Ready for the Easter Egg Roll?

The White House (www.whitehouse.gov).I visited the White House long before the internet was a reality. As I remember, which could be wrong because it was such a long time ago, we just showed up and waited for the tour to begin. Nowadays, things are different. Similar to the airlines’ restrictions, visitors who wish to tour the President’s temporary residence cannot bring along handbags, combs, cameras, or anything but themselves—with clothes on. If you don’t like restrictions, you can take an internet tour of the place. The website would be nicer if they took a tip from realtors and offered one of those nifty 360° virtual viewings, complete with a jazzy music loop. But no. That would cost us taxpayers another couple million, I suppose. Anyway, the site has some good information, namely that anyone can get tickets to participate in the annual Easter Egg Roll on the South Lawn. You have to reserve your tickets from the National Park Service people a few days beforehand. At last look, there was no information about WHEN for 2008, just a recap of last year’s event. (Phone the White House line at 202.456-7041 for the latest information). I’m guessing that politicians’ kids and grandkids get first dibs for the tickets, unless the families are off to Barbados or Seville or Tuscany for the Easter holidays. But really, there is quite a lot of good information about our Presidents here. Come back to it next January and see how it changes with our newly-elected prez.

 

Musical Crystal Glasses (www.fliggo.com/video/alvrdtoi). Fliggo is a smaller version of YouTube, so chances of getting your own “production” seen on the Web is a little easier. The musician, whose name is not given, plays a classical piece using water-filled crystal glasses  And he does it very well. The tone sounds like a harp, which would be much easier than this. I wonder how many crystal glasses this man goes through in a month.

 

Blast from the Past (www.paleofuture.com/2008/). “A look into the future that never was,” explains the site creator. I happened across an article here, written on November 8, 1970, titled “Computersville is Almost Here.” And, I figured the author of this piece was psychic, because most of what he said has come true. In addition to that little tidbit, Paleofuture has enough curious bits of nostalgia and laughable predictions to keep you clicking away at the links for a long time.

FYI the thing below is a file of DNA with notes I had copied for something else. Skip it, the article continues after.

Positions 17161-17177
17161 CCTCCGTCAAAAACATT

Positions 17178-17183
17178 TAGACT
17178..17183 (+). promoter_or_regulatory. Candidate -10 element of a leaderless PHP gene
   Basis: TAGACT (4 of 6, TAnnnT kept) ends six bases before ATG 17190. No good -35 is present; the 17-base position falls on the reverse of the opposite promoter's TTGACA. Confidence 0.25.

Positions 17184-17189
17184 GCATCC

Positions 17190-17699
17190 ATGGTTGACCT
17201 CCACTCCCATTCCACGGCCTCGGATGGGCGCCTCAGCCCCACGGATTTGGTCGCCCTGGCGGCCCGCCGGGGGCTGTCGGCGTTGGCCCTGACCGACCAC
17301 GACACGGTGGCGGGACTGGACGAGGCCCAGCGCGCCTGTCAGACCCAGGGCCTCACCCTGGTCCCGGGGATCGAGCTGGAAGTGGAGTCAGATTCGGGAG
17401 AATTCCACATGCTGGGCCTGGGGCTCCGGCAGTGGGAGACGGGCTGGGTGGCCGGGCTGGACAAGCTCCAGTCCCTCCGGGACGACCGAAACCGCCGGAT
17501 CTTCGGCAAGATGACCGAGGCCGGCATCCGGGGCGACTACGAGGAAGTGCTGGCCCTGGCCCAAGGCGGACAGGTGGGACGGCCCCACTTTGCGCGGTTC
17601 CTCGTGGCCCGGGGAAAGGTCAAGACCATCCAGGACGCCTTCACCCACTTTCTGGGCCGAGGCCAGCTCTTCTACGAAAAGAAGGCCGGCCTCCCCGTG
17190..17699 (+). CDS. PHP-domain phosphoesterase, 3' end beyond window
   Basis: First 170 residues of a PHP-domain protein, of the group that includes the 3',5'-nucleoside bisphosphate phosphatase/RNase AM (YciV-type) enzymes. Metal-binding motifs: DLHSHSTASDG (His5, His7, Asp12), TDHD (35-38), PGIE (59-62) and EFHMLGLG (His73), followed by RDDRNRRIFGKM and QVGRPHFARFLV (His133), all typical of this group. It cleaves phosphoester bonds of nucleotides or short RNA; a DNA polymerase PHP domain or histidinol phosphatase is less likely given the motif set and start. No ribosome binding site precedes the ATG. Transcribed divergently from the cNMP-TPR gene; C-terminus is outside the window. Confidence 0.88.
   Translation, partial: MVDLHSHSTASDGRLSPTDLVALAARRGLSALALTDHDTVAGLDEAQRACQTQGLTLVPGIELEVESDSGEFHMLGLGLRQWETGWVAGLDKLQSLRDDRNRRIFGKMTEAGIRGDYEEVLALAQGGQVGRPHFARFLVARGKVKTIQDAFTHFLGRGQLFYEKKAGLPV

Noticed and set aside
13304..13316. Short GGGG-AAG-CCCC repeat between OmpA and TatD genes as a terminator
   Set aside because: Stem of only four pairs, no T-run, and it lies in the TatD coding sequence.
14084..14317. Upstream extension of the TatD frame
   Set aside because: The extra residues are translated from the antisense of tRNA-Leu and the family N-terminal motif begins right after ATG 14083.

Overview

Strange Art (www.funforever.net/archives/chewing-gum-sculptures).  I suppose it’s cheaper to use chewing gum rather than marble, huh? The sculptures, all pink by the way, are created well enough. When I got tired of looking at them, I found links on the right column of the webpage that took me to balloon sculptures. Those intricate, rubbery figures are not something you learn to make in a clown class. Mosey around this site and you’ll find many more examples of strange art—or rather, art made from uncommon materials.

 

Troy Paiva’s Lost America (www.designshed.com/lostamerica/). Photography buffs can learn some of the techniques Troy employs to capture atmospheric and eerie shots of ghost towns, for example. Troy uses gels, strobes, flashlights, and long exposures under the full moon to create remarkable scenes of places most people would avoid at night. None of the work is photoshopped. He uses a Canon 20D SLR and in the past three years has gone digital, as most of us have.

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~ by IndianaDunesPoet on February 27, 2008.

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